Lamb and hot cross buns might be the Easter food of Anglo countries, but in Sweden, it’s all about sill, pickled herring. Herring is one of those typical Swedish dishes that you’ll always find on the table at big holidays like Christmas, Midsummer, and Easter. Normally served along with potatoes and at least a few shots of Aquavit, you can be sure that if sill is on the table you’re in for a good meal.
This version of herring doesn’t suit all tastebuds, but if you like the pickled taste of fish, you can play around with different sauces to add a new spin to your sill. Johanna Kindvall’s simple recipe for Mustard Herring gives the herring an extra dimension, and a beautiful color, perfect for the Easter table. Serve with Aquavit of course.
by Johanna Kindvall
the cure (if using already cured herring skip this part)
about 1 lb filets of fresh herring*
½ cup white vinegar (6%)**
2/3 cup water
2 tablespoon sugar
2 tablespoon salt
Rinse the herring in cold water. If you like you can skin the herring but I normally do that after the cure as it gets off easier then. Mix the white vinegar together with the salt and the sugar. When the sugar and salt are totally dissolved in the liquid add the water. Place the herring in a bowl and pour the vinegar mixture over. Set aside in the fridge for about 24 hours. Stir in between to make sure that all fillets gets properly cured. Its done when all fillets have become white in color.
Let the fillets drain properly in a strainer while you prepare the sauce. Remove the skin with your fingers or use a knife to peel it off. Cut the fillets with a scissor into bite size pieces.
about one lb cured herring(or get simple herring in vinegar)
3 tablespoons sweet mustard
one tablespoon dijon mustard
one tablespoon brown sugar
one teaspoon sherry vinegar (apple cider vinegar works as well)
50 ml neutral vegetable oil (such as rapeseed oil or sunflower oil)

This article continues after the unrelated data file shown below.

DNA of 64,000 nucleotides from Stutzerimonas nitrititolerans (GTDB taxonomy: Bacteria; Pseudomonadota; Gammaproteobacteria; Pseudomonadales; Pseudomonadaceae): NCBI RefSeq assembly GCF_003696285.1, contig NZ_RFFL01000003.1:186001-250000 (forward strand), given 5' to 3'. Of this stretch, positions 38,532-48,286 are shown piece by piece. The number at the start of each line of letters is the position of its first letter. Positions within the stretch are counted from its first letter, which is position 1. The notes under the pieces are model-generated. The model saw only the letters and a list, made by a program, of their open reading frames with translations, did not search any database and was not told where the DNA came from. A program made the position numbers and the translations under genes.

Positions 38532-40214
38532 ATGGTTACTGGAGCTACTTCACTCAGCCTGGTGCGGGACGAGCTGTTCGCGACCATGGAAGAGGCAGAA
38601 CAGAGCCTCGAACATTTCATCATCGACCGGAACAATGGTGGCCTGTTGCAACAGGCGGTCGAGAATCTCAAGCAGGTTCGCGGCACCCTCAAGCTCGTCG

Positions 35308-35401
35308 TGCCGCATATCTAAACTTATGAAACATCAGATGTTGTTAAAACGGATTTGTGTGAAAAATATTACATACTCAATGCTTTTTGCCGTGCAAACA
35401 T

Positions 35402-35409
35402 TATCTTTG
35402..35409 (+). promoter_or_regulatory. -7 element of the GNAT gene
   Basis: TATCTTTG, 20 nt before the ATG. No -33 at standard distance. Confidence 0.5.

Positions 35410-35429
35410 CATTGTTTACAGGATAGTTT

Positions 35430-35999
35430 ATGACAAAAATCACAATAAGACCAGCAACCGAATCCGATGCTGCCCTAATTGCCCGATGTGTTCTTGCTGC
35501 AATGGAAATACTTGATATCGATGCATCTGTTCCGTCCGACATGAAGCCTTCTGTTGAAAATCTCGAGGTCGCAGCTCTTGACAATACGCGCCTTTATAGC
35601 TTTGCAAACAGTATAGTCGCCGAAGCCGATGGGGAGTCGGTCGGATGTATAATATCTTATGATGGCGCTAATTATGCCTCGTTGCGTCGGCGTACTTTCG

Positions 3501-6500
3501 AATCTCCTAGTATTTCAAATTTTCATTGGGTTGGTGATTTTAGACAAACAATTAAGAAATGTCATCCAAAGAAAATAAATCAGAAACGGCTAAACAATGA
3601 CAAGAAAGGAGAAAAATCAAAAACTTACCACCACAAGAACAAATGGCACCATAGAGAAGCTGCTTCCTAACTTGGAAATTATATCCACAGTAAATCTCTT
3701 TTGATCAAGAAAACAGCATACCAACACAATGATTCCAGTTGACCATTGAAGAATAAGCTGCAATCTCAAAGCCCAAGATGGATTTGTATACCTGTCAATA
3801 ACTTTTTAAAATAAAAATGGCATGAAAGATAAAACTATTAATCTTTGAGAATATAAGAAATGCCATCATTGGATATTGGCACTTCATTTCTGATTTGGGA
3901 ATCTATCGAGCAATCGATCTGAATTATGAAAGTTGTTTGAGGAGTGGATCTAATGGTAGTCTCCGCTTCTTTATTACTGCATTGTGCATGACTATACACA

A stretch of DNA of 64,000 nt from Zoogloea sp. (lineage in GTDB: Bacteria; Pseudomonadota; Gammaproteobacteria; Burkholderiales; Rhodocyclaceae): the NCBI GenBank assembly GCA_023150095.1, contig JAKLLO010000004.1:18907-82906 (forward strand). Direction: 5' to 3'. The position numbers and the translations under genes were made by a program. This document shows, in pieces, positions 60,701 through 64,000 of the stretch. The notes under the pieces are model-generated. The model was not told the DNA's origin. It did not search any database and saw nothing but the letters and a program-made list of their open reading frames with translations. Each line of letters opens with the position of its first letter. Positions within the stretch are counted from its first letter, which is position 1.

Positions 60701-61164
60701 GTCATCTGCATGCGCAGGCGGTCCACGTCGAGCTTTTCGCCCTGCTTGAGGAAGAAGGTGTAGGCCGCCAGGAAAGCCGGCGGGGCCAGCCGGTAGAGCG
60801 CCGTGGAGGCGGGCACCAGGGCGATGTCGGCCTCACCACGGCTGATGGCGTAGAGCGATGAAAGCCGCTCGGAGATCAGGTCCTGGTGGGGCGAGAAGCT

½ cup dill
Mix together mustard, sherry vinegar and sugar. Add carefully the olive oil drop by drop while stirring. Chop the shallot and dill finely and add it to the sauce. Season with salt and freshly milled black pepper. Place the herring pieces into the sauce and stir carefully around so the sauce gets around the fish evenly. Let the fish rest for a couple of hours, preferably 24 hours but I can never wait that long. Before serving chop the chives into 1/4” pieces and sprinkle on top. Serve the herring with new potatoes or just on dark rye bread with sliced boiled eggs. Enjoy!
* It’s not impossible to fillet the fish yourself but you need some practice. This is one way: Cut off the head and tail. Open up the stomach with a small knife (or even your fingers) to take out the innards. Make it as clean as possible. Now comes the tricky part where you use your thumbs to loosen the backbones by pressing your thumb under it. When it starts to loosen grab the top of the backbone and pull it off. You now have both fillets connected together. Remove the fins with a scissor and rinse the fillet in cold water. You will get a hang of it after some practice. If you think this is too messy, just ask your fishmonger to do it for you.
** If you only find 5% white vinegar you should use a little less water.